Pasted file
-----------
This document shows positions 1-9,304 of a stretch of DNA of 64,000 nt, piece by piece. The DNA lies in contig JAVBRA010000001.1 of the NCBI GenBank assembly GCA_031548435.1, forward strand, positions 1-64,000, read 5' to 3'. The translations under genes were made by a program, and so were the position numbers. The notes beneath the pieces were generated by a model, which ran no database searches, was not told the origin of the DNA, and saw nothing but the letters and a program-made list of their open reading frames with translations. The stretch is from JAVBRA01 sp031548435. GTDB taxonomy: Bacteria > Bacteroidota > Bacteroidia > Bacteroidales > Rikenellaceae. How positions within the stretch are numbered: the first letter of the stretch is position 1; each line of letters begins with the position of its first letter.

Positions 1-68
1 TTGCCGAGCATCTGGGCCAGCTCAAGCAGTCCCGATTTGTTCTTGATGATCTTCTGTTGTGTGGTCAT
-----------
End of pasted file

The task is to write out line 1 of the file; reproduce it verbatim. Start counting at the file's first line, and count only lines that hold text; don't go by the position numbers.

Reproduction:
This document shows positions 1-9,304 of a stretch of DNA of 64,000 nt, piece by piece. The DNA lies in contig JAVBRA010000001.1 of the NCBI GenBank assembly GCA_031548435.1, forward strand, positions 1-64,000, read 5' to 3'. The translations under genes were made by a program, and so were the position numbers. The notes beneath the pieces were generated by a model, which ran no database searches, was not told the origin of the DNA, and saw nothing but the letters and a program-made list of their open reading frames with translations. The stretch is from JAVBRA01 sp031548435. GTDB taxonomy: Bacteria > Bacteroidota > Bacteroidia > Bacteroidales > Rikenellaceae. How positions within the stretch are numbered: the first letter of the stretch is position 1; each line of letters begins with the position of its first letter.